• Coins: In denominations of 5, 10, 20 and 50 cents, and 1 and 2 dollars
  • Banknotes: In denominations of 5, 10, 20, 50 and 100 dollars
  • ATM: Use may be limited in small towns and outback areas
  • Credit Cards: Major credit cards are accepted however, use may be restricted in small towns and outback areas.
  • Traveler’s Cheques: Widely accepted in major currencies at banks or large hotels. However, most banks charge a fee for cashing traveler’s cheques.
  • Miscellaneous: Australian notes are produced in plastic polymer not paper. Also, if the total of a transaction is not a multiple of 5 cents the amount will be rounded to the nearest five cents if you are paying in cash. If you are paying by card the exact amount will be charged.
  • Visas: All visitors apart from citizens of New Zealand require a visa in advance of travel.
  • International Dialing: The international dialing code for Australia is +61.

 

TIPPING GUIDELINES

  • It is not usual to tip for food service, although there are subtle exceptions.
  • Most tips in restaurants are pooled.
  • Some people tip 10% in mid-high priced restaurants when part of a large group. Many Australians do not agree with this practice and it is not required.
  • Tipping in bars and cafes is also not expected, although some people may leave some of their coin change on the bar after picking up their drink, or place coins in a “Tip Jar”.

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United Arab Emirates

2011 June 16 by

UAE Banknote

  • Currency Used: United Arab Emirates Dirham
  • Coins: Introduced in denominations of 25 and 50 fils, and 1 dirham
  • Banknotes: Introduced in denominations of 5, 10, 20, 50, 100, 200, 500 and 1000 dirhams
  • ATM: ATMs are numerous and generously distributed. They accept all the major chain cards: Visa, Cirrus, Maestro etc.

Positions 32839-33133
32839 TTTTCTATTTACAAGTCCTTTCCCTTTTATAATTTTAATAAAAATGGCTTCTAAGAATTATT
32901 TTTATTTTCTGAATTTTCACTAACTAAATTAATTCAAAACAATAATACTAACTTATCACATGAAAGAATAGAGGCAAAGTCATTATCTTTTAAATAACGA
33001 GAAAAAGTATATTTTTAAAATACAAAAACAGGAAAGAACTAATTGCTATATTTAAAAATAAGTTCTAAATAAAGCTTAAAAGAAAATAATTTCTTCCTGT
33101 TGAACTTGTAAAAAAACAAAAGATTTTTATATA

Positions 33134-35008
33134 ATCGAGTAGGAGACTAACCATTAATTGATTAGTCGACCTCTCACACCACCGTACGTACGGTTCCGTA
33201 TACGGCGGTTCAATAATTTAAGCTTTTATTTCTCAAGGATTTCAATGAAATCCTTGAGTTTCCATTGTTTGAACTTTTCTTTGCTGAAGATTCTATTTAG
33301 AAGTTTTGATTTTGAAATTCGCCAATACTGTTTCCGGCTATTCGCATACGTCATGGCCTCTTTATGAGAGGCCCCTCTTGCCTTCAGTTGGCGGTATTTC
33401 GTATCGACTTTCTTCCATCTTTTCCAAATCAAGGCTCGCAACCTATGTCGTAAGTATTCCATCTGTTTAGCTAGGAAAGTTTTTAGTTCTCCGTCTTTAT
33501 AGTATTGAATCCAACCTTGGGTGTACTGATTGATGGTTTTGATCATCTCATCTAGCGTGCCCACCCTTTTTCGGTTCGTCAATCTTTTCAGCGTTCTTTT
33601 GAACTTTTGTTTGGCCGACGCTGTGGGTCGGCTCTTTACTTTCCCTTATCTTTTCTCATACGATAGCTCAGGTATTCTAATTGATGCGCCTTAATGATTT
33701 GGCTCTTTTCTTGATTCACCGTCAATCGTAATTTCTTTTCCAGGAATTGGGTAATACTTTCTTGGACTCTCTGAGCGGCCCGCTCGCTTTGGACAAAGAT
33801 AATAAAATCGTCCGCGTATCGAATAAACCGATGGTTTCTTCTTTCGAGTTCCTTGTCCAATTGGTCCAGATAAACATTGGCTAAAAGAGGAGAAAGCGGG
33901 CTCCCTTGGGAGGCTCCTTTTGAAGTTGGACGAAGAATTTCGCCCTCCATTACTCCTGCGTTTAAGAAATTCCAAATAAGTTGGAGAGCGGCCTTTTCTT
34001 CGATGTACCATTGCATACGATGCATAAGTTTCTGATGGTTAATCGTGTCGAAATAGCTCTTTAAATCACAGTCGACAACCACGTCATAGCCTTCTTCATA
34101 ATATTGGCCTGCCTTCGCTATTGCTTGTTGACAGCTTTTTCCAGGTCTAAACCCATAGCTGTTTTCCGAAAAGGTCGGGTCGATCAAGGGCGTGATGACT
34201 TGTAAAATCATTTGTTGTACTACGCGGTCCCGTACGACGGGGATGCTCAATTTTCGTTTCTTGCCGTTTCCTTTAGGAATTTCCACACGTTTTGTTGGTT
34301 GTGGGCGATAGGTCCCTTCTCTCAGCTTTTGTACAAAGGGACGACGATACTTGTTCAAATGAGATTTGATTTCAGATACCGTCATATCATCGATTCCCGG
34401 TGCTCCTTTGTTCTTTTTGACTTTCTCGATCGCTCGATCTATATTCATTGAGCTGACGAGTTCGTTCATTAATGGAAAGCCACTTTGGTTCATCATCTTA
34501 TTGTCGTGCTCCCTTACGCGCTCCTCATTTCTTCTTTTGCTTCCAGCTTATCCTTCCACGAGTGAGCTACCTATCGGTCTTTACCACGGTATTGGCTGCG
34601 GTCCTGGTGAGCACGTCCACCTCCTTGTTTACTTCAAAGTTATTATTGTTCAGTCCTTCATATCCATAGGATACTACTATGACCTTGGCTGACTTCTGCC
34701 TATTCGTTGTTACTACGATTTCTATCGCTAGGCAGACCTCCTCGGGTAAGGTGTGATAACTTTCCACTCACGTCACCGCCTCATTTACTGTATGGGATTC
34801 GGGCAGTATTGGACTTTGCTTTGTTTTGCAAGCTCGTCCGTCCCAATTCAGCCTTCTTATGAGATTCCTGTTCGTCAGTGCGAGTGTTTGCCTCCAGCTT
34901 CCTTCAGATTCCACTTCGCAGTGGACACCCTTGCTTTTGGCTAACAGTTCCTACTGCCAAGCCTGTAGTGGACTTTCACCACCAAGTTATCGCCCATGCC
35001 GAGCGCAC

• Credit Cards: Widely accepted.
  • Traveler’s Cheques: Cash and travelers’ cheques can be changed at exchanges located at the airports or in all the major shopping malls, but do expect high service charges
  • Visas: A visa is required for tourism and business purposes. Canadians must obtain a visa prior to arrival in the UAE.

 

 

TIPPING GUIDELINES

  • In Dubai, restaurants, hotels and bars apply a service charge. That service charge is said to be pooled amongst the staff and split accordingly.
  • If no service charge is included at a restaurant, add 10%-15% of the total to the bill. If the service or meal was good, you should tip more.
  • You can tip bellboys 5 or 10 Dirhams or so, as you might do so for valet parkers or porters.
  • Taxi drivers don’t expect a tip, but perhaps you should round up to the next 5 Dirhams, especially if you take a short journey in Abu Dhabi.
  • Tipping in bars is not usually expected but can get you speedier service.
  • Places giving personal services such as salons or barbers do not expect a tip.
  • There has been some discussion regarding those who check your oil and fill your gas. It may be that they don’t receive any of the tips that you give and this money goes to the gas station. If you do give anything, 5 Dirhams is acceptable.

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Uruguay

2011 June 16 by

  • Currency Used: Uruguayan Peso
  • Banknotes: Introduced in denominations of 5, 10, 20, 50, 100, 200, 500 and 1000 pesos
  • Coins: Introduced in denominations of 50 centavos, 1, 2, 5 and 10 pesos
  • ATM: ATMs are found in most cities and smaller towns.
  • Credit Cards: Most hotels, restaurants and shops accept credit cards.
  • Traveler’s Cheques: Can be cashed nationwide at banks and casas de cambio. Commission varies, but usually hovers around the 2-3% mark.
  • Miscellaneous:There are plenty of casas de cambio in Montevideo, Colonia and the Atlantic beach resorts, but banks are the rule in the interior. Casas de cambio offer slightly lower rates and sometimes charge commissions.
  • Visas: A visa is not required. Travelers can normally stay in Uruguay without a tourist or business visa for a period of 90 days.

 

 

TIPPING GUIDELINES

  • Restaurants – Tip a flat 10% of your bill.
  • Baggage Handlers (airport) – If you have the baggage handlers help you with your luggage at the airport, tip U$S 1-2 per bag.
  • Taxi Drivers – Depending upon the distance of your cab ride 5-10 pesos is fine for a cab ride within Montevideo.
  • Street Parking Attendants – You can tip them 5-10 pesos and they’re happy.
  • Porters – A lot of the buildings in Montevideo have porters. It’s common courtesy to tip them monthly. Depending upon the building, 50-100 pesos is acceptable.